More than five months after the Office of the University Chaplain announced that it would hire a new adviser for Muslim students—and after more than three years of student requests for such an adviser—the newly formed position of coordinator of Muslim life has yet to be filled.
There are currently 10 faith-specific advisers who work out of the Office of the University Chaplain, including six advisers for students across Christian denominations, three Jewish advisers, and one Ethical Humanist adviser. Most are sponsored by external grants and are not employees of the University.
Since last semester, University Senators, working in conjunction with Chaplain Jewelnel Davis, the Office of University Life, and the Muslim Students Association, have been coordinating the effort to appoint a new religious adviser for Muslim students.
The Office of the University Chaplain first vowed to hire an adviser specifically for Muslim students and to open up prayer spaces for Muslim students in Earl Hall and St. Paul’s Chapel over academic breaks in April, stating that the new position was made possible by an anonymous donation. These changes follow years of requests from Muslim students that were initially flatly rejected by the chaplain.
A University spokesperson said that the search has progressed rapidly, but declined to provide a specific timeline for the appointment. University senators have said they hope the position will be filled by early November.
The Coordinator of Muslim Life will provide religious advising to Muslim students and will work to connect the Muslim Students Association to resources from other offices, including Undergraduate Student Life and the Office of University Life.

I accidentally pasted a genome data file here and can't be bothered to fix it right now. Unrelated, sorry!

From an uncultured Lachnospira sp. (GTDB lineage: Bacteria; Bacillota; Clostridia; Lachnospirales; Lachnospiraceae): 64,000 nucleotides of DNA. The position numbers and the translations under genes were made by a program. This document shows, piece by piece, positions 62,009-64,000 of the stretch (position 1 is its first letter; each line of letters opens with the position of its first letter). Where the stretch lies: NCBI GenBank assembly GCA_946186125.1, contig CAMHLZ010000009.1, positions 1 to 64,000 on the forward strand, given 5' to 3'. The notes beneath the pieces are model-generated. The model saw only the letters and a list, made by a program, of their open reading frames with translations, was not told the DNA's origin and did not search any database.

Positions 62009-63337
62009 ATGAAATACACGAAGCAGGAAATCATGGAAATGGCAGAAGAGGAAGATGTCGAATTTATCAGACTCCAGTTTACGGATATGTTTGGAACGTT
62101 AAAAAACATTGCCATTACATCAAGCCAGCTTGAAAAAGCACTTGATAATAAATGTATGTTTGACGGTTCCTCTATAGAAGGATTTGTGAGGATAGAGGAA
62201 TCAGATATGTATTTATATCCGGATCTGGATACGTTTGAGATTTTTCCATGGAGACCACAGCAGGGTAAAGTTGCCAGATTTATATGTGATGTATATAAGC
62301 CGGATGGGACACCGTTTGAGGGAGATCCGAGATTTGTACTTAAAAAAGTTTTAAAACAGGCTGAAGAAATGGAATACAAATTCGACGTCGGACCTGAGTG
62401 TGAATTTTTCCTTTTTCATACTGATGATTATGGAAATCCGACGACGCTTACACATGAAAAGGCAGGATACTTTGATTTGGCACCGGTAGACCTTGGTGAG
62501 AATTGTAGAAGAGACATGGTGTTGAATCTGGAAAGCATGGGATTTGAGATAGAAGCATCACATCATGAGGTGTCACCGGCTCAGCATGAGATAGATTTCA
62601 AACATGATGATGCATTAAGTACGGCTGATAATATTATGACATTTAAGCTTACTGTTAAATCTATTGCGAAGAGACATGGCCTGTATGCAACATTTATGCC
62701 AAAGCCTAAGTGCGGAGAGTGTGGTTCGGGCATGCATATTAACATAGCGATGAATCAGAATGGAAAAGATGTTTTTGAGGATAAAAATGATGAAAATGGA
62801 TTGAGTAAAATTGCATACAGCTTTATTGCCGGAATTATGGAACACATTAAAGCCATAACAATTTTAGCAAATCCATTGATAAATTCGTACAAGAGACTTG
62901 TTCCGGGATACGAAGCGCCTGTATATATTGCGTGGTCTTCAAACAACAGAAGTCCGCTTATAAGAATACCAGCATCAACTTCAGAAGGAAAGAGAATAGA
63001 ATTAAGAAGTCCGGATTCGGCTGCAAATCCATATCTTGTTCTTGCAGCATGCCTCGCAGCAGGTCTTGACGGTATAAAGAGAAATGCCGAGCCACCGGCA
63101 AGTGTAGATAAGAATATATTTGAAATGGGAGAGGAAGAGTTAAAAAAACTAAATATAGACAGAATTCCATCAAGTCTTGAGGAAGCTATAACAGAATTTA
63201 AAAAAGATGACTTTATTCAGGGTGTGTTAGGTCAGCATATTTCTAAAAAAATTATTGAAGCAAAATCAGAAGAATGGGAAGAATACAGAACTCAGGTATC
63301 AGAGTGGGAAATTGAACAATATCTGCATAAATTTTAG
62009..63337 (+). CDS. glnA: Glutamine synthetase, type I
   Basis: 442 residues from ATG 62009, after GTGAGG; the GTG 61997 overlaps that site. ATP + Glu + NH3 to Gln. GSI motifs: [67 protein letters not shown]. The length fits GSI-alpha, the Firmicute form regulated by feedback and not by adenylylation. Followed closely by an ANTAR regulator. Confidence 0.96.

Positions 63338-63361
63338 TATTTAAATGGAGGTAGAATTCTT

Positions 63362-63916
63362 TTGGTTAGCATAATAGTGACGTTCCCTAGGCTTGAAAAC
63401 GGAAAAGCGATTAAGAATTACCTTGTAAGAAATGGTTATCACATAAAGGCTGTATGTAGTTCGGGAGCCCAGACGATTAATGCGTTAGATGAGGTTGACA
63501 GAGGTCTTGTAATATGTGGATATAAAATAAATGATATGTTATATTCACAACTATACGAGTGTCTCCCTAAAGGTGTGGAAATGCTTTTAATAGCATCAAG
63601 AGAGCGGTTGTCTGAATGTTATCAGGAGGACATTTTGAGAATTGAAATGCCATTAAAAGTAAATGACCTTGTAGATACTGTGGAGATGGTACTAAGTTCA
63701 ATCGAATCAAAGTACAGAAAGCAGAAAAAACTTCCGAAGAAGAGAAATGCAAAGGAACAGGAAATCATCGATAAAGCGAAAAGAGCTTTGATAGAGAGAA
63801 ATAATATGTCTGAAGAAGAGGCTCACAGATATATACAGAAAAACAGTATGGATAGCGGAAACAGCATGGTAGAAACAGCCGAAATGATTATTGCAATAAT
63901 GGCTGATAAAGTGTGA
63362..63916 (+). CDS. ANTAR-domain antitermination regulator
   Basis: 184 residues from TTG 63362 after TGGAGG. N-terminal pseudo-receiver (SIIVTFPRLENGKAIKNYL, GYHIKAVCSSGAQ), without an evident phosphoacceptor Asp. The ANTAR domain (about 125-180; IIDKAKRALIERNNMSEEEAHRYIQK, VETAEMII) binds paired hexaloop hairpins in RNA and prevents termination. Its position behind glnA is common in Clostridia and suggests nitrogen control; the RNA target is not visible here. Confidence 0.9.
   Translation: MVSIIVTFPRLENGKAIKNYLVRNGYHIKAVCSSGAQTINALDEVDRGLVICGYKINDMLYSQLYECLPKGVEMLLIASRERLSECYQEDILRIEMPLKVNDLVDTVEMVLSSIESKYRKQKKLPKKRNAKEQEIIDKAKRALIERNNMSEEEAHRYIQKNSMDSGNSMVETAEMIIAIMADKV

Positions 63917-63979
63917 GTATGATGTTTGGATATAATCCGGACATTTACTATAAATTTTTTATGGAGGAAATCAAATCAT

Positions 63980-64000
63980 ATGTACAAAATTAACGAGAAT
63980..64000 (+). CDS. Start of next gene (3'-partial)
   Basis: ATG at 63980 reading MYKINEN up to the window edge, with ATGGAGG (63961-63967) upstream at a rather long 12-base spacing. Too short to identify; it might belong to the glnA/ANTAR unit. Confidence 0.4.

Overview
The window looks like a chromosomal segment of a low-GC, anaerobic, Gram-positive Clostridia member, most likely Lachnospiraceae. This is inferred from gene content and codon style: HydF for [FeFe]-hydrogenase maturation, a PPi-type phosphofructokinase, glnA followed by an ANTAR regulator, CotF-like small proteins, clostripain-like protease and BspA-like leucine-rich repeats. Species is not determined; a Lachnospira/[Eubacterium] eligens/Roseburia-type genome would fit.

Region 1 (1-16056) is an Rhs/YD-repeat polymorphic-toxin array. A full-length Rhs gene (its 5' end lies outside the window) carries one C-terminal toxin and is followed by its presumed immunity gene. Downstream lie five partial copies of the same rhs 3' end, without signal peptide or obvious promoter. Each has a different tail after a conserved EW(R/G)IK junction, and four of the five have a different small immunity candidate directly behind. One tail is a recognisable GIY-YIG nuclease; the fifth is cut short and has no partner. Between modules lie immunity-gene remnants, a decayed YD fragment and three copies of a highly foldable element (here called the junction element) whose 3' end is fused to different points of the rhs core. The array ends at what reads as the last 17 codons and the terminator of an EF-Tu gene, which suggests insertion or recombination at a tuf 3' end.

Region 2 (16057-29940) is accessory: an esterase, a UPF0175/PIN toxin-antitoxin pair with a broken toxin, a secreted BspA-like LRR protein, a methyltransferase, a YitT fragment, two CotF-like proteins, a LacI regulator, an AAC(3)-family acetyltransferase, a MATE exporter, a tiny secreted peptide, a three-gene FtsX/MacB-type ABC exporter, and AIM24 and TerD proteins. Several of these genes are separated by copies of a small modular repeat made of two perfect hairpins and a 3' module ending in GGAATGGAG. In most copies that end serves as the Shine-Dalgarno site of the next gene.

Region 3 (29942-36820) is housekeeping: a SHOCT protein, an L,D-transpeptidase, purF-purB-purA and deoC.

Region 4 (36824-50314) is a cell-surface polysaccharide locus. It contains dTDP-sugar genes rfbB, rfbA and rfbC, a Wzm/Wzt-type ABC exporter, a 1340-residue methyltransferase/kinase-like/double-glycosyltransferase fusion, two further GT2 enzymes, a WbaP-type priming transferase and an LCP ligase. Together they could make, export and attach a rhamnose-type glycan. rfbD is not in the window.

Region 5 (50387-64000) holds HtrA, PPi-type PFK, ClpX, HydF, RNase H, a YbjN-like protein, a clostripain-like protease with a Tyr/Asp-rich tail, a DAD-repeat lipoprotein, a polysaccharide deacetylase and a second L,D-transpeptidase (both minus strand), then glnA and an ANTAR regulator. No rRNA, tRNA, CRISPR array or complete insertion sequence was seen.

In the past, however, students have voiced concerns about the transparency of the chaplain’s office.
“Every year, it’s been a battle getting things. It’s been like pulling teeth when we’re asking the chaplain for anything,” MSA Senior Adviser and former President Fatima Koli, BC ’17, said in an interview last March.
However, the University spokesperson emphasized that two students have been included in the search committee. The Muslim Students Association confirmed this in a statement to Spectator, adding that they have been working with the chaplain’s office over the course of the summer to fill the position.
All parties involved have expressed optimism about the search.
“It’s been a very collaborative process between the chaplain’s office, the Office of University Life, and the Muslim Students Association, and we’re happy to be a part of that,” University Senator Jay Rappaport, CC ’18, said.
However, other concerns voiced by Muslim students, such as the need for a prayer space that remains open around the clock, have yet to be answered. University Senator Josh Schenk, CC ’19, has hopes for a plan to repurpose a space in Lerner Hall to satisfy this request.
“On a day-to-day basis, in terms of the advocacy of student groups and student governments in the past, there just hasn’t been proportional representation for the need that exists,” Schenk said. “It’s just been a matter of really expressing the fact that there is a sizeable proportion of [Muslim] students who don’t have access to the services that they need.”